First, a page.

America operates and has operated under a modified free-enterprise economy since our country was established. The term “Laissez-faire” comes from the French for  “let it be” or “leave it alone”, in reference to state intervention in industry. The modification of the “free-enterprise”  refers to state issued restrictions on trade, which obviously contradicts the Laissez-faire principals. Recently, with the current economic recession, the amount of freedom alloted to domestic enterprises has been drawn into question. Many Americans believe the lax in banking regulation and irresponsible capitalism were the largest contributors to the current economic crisis. Very few, if any, politicians believe America should practice Laissez-faire capitalism. The single issue that most directly indicates where ones lies on the fiscal spectrum from Republican to Democratic; the amount of state regulation the government should apply to US industry.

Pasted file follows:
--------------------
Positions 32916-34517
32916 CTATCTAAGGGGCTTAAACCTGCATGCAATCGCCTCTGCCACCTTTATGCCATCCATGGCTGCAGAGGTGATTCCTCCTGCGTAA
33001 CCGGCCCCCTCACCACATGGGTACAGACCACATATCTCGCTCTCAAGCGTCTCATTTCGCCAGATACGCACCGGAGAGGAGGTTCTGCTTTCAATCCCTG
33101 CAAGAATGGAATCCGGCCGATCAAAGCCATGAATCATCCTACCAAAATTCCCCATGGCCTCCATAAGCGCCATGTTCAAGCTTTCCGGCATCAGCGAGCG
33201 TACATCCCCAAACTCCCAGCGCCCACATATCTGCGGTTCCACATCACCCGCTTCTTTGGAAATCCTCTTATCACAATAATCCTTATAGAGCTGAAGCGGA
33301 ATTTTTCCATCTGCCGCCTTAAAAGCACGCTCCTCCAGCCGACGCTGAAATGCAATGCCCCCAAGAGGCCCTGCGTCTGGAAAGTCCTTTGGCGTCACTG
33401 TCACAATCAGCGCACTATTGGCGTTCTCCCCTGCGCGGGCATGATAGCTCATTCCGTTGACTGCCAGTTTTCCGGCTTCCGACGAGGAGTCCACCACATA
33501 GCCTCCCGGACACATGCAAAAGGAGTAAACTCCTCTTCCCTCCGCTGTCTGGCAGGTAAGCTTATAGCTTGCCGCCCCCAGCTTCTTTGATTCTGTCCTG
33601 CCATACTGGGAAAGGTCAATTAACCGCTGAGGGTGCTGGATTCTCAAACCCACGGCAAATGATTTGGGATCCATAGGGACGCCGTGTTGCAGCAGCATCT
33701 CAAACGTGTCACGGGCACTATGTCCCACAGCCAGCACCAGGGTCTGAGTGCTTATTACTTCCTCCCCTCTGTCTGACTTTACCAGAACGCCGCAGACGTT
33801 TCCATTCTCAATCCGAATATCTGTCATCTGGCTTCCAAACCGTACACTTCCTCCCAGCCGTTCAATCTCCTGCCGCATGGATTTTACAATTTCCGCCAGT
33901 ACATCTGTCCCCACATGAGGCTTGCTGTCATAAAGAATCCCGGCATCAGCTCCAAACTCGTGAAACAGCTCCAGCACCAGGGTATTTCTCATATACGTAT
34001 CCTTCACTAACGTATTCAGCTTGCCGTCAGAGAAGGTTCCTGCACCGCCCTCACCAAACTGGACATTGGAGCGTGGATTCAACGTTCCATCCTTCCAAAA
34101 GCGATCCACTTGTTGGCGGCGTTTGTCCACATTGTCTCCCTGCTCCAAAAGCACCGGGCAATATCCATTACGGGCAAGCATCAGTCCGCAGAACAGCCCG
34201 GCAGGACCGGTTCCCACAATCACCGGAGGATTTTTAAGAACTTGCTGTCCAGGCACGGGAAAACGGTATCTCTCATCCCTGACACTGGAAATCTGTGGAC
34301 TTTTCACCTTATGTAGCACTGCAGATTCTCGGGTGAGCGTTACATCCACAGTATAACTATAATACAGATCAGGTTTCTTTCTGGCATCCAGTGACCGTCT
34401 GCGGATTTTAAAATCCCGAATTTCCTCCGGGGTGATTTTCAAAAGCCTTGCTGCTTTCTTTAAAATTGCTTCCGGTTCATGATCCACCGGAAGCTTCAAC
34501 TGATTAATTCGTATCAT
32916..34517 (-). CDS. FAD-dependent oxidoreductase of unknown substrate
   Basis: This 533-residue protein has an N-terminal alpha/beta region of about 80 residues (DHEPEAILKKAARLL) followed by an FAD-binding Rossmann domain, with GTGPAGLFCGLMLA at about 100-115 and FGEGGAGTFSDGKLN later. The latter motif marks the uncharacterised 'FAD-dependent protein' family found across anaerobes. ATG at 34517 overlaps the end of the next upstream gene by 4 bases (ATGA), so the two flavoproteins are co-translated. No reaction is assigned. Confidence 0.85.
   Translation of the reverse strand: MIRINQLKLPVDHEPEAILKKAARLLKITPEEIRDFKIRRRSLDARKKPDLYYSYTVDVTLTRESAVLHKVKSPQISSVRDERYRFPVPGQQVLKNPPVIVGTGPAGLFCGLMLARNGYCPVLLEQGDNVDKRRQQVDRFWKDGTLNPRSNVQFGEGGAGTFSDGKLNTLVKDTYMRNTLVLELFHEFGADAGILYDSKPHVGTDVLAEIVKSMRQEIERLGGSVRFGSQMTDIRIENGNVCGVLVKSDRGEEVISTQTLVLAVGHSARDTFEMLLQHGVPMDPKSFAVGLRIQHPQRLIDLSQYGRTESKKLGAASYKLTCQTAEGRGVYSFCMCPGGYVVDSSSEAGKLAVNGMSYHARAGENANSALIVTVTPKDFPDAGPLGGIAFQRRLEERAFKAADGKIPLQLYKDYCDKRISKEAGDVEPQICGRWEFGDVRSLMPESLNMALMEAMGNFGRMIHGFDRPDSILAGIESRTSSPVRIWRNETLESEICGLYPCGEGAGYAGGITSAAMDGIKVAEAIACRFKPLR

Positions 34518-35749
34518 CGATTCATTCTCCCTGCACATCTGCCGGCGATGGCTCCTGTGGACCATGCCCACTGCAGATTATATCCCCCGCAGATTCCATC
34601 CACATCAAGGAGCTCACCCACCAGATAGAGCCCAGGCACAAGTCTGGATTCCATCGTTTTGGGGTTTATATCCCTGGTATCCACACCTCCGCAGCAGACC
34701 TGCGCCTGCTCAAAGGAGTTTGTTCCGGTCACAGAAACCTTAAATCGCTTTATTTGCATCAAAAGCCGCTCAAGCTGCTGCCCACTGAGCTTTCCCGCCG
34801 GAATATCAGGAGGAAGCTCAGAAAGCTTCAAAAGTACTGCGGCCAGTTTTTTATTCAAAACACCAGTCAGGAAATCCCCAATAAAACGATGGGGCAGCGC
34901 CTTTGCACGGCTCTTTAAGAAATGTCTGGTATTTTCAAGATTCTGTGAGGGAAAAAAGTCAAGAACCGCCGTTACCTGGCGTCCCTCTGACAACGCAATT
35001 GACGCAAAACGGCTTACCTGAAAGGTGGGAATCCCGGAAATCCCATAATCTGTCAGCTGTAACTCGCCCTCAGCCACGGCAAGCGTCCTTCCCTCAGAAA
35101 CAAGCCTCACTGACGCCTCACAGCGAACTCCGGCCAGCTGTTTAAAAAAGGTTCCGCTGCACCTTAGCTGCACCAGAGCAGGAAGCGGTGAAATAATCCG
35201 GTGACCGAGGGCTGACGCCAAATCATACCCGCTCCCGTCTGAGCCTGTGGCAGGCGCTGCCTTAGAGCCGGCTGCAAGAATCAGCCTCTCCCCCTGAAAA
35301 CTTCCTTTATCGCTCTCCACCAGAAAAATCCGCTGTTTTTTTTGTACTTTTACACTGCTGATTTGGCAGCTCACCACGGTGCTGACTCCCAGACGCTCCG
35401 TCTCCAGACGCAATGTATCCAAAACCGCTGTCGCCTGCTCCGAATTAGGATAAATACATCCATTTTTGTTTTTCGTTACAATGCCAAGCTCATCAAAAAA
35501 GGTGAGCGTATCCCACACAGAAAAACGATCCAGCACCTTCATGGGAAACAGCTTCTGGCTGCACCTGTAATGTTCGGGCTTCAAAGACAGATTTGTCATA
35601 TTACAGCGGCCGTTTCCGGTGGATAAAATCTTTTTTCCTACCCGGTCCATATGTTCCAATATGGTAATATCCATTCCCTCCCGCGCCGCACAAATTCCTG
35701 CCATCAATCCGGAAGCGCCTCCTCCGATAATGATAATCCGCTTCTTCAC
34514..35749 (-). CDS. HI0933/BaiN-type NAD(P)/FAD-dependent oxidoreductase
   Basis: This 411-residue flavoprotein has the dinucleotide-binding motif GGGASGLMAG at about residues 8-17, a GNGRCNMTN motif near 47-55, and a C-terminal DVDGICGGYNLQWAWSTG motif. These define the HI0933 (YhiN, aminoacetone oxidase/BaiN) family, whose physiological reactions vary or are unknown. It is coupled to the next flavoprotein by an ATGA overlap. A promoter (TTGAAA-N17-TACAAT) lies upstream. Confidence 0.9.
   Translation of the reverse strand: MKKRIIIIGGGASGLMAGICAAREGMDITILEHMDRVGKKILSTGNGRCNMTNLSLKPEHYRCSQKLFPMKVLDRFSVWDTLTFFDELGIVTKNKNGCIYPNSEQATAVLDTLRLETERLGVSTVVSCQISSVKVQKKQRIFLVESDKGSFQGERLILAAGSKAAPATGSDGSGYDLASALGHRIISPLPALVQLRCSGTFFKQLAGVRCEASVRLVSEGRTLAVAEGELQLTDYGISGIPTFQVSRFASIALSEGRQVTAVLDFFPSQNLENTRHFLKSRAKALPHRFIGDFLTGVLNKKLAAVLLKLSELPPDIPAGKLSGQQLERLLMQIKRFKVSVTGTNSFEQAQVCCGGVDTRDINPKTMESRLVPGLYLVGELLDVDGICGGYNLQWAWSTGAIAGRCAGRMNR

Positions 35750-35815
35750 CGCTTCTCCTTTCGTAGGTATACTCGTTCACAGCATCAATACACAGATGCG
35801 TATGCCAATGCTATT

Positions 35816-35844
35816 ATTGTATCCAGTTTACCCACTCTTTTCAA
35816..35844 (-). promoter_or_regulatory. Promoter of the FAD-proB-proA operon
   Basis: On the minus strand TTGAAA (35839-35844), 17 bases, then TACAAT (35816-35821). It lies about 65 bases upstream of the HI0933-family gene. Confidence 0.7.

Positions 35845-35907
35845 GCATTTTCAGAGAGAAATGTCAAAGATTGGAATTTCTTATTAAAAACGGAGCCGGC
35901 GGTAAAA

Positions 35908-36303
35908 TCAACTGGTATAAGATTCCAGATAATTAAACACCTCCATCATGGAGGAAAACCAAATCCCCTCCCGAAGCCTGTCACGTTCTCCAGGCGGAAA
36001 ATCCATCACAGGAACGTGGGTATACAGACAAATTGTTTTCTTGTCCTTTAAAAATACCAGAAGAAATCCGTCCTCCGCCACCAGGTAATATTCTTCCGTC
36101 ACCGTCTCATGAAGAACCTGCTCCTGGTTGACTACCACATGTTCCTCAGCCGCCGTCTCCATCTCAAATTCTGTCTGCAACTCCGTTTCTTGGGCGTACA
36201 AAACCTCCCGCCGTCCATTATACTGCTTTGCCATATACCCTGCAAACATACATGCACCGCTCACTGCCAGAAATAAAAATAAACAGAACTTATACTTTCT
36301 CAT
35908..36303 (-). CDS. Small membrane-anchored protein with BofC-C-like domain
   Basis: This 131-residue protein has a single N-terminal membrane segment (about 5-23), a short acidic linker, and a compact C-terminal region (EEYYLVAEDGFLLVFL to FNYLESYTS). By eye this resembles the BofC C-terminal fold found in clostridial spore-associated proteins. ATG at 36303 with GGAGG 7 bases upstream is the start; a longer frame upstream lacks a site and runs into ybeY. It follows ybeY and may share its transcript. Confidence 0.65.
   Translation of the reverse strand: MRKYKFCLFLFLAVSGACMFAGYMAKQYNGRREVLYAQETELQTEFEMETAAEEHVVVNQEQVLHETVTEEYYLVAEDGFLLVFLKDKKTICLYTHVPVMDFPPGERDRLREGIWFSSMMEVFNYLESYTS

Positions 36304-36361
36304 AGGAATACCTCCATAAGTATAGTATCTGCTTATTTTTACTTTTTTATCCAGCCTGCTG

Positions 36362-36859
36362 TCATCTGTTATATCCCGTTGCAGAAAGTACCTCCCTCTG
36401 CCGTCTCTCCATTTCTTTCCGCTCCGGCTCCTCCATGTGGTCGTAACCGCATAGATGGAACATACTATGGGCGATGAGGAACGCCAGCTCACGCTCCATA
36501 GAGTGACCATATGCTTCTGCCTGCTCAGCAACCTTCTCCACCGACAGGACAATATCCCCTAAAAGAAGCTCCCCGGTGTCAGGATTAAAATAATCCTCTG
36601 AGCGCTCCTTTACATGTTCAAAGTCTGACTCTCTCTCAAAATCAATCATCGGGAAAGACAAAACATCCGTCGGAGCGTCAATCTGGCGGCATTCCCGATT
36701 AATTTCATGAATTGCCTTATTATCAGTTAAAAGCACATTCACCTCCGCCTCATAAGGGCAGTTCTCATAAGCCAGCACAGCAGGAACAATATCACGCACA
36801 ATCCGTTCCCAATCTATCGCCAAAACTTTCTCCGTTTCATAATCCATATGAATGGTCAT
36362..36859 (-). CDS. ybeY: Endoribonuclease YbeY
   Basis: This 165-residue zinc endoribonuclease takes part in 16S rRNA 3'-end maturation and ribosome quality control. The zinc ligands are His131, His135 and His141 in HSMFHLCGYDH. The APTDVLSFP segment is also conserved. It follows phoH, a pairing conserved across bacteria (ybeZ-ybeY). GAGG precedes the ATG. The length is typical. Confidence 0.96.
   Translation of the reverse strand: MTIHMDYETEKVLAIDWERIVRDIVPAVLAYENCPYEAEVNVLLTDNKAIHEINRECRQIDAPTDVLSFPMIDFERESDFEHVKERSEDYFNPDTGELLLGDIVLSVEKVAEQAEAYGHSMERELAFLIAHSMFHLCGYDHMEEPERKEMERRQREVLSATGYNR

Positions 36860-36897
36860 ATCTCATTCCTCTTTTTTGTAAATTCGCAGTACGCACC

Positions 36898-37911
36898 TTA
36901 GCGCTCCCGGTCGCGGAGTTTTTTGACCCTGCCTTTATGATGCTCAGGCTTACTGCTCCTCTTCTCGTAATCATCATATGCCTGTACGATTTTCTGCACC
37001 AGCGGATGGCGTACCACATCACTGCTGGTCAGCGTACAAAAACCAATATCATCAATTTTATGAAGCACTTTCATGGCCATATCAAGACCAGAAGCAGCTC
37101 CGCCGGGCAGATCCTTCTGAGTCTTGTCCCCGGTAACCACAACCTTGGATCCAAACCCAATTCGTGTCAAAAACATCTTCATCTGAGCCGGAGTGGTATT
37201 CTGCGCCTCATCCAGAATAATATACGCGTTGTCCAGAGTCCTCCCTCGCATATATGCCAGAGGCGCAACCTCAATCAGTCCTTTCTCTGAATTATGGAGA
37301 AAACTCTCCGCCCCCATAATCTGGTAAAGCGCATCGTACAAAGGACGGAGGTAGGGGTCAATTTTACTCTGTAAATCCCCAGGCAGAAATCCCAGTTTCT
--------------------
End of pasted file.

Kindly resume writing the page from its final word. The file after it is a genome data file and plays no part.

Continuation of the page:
Those arguing for less regulation beleive that regualtion “raises the cost of doing business and reduces job growth” and that increasing tariffs, ” A tax imposed on a product when it is imported into a country”, “reduces the variety of consumer goods while limiting the potential markets of exporters.”

While those in favor of increased government regulation of the finical sector argue, “deregulation, specifically of the financial sector, that has brought us to this denouement. Better regulation would have prevented the housing bubble and its subsequent collapse.” They also believe, “Banks would not be sitting on unknown amounts of bad loans had regulators been empowered to control their activities. Unwitting borrowers would not have been enticed to purchase homes beyond their means absent unscrupulous real estate agents and mortgage brokers.”